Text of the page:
Anti-Inflammatory Benefits Of Asparagus – Why you should add asparagus to your regular diet!
By Scott Mathias CHHC. AADP
All naturally occurring foods seem to be designed by nature to undertake certain functions inside Human biology, none-the-least, the humble ASPARAGUS, so why not add asparagus to your regular diet. This article discusses the anti-inflammatory benefits of asparagus that you probably aren’t aware of.
Asparagus is a highly alkaline food, that is ideal for removing toxins from the bladder, kidneys and, at the same time affording protection for the liver.
China and Peru are the world’s largest producers and exporters of asparagus.
Asparagus is a flowering perennial plant belonging to the Asparagaceae family.
Did you know that only 20 of the 300 varieties of asparagus are EDIBLE?
Coming from two of Planet Earth’s oldest cultures, asparagus has long been known for its anti-inflammatory qualities. In fact, it has appeared in ancient records as far back as 3000BC in Egypt.
It also supports the reduction of inflammation of the urinary tract and is also useful for nerve pain and swelling. This is called neuritis.
For the scientifically minded, asparagus has a truly unique combination of anti-inflammatory nutrients such as flavonoids: quercetin, rutin, kaempferol, and isorhamnetin.
Asparagus is rich in saponins compounds including asparanin A, sarsasapogenin, protodioscin, and diosgenin. Sarsasapogenin is being researched for its potential benefits for amyotrophic lateral sclerosis (ALS), Motor Neurons disease is also known as “Lou Gehrig’s Disease.”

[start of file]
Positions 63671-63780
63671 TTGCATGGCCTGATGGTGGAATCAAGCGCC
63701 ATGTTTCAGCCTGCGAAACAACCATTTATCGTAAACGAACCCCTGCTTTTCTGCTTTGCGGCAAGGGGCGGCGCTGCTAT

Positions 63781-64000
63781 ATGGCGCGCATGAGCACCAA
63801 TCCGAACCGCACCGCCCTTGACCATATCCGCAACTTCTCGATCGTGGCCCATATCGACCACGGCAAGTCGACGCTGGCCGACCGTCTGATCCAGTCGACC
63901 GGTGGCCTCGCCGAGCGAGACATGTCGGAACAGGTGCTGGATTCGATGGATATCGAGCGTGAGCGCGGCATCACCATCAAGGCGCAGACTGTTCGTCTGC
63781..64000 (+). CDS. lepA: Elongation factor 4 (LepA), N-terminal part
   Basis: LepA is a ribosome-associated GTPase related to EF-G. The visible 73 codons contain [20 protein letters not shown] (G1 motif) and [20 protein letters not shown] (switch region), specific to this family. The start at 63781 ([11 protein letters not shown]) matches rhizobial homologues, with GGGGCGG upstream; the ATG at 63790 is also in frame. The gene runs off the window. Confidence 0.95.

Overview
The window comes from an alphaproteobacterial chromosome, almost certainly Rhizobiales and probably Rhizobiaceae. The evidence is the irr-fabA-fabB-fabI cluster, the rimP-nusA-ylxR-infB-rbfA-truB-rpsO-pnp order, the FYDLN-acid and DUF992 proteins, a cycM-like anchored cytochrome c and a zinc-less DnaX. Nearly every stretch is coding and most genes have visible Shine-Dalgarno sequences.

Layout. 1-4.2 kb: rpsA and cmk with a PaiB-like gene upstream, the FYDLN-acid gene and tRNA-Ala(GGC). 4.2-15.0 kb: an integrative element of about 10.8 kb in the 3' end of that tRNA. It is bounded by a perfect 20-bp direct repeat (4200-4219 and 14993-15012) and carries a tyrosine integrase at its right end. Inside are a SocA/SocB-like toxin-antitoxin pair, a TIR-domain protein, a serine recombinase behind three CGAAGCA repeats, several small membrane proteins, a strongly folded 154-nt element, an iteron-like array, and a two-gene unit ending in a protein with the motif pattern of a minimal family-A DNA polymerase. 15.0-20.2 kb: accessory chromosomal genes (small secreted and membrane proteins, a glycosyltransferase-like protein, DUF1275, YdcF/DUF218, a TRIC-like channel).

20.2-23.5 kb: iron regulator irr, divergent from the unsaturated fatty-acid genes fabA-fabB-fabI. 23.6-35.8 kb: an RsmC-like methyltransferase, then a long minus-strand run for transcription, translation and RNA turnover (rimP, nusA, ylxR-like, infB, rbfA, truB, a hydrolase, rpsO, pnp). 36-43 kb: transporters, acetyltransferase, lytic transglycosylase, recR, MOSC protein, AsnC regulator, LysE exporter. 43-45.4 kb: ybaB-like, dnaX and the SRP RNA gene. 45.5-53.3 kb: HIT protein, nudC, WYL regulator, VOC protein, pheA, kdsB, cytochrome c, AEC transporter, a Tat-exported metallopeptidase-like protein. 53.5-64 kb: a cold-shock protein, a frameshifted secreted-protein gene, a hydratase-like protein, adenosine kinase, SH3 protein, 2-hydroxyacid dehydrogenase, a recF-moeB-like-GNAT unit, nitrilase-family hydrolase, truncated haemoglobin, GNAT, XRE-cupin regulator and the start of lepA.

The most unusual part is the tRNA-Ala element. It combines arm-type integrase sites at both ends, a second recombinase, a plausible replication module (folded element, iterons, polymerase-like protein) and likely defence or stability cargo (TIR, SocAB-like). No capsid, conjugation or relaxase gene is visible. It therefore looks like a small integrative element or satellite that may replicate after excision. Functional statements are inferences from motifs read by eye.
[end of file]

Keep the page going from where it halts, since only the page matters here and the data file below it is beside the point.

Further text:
Recent research indicates that inflammation can be responsible for the death of motor neurons in ALS.
Inflammation is often associated with the development of a disease, including cancer.
It causes changes in cells that lead to tumor development and progression.
This means that reducing inflammation is ideal to maintain cellular health.
Asparagus is a highly alkaline food with an ability to scrub out the bladder, kidneys, and assuage the liver.
It is loaded with an amino acid called asparagine that helps to cleanse the body of toxic waste. That’s why some people’s urine can have that unpleasant odour after eating asparagus. This is the smell of toxins being removed from your body.
Great for diet and digestion too!
‘Inulin’ is a carbohydrate present in asparagus that encourages the growth of bifidobacteria and lactobacilli, which are two bacteria that increase the absorption of nutrients. They reduce the risk of allergies as well as colon cancer.
It helps to prevent unfriendly bacteria from taking hold in our intestinal tract.
Moreover, a 226gm or 8 ounce serving of asparagus contains more than 11% of the RDA of fibre and almost 10% of the RDA of protein.
The healthy fibre and protein content in asparagus stabilises our digestion, inhibits excesses, keeps a low amount of sugar in the blood and prevents and minimises inflammation constipation.
Add asparagus to your regular diet to ensure that your body receives the anti-inflammatory support it needs.
Asparagus is high in VitK and VitC.
A cup of asparagus also contains only 43 calories.
Asparagus forms the basis of a number of really amazing whole food plant-based dishes and its anti-inflammatory benefits are many and varied.
Scott Mathias is a Certified Holistic Wellness Practitioner, Author and Gut Whisperer. He is a former journalist and researcher with a penchant for thought-provoking stories
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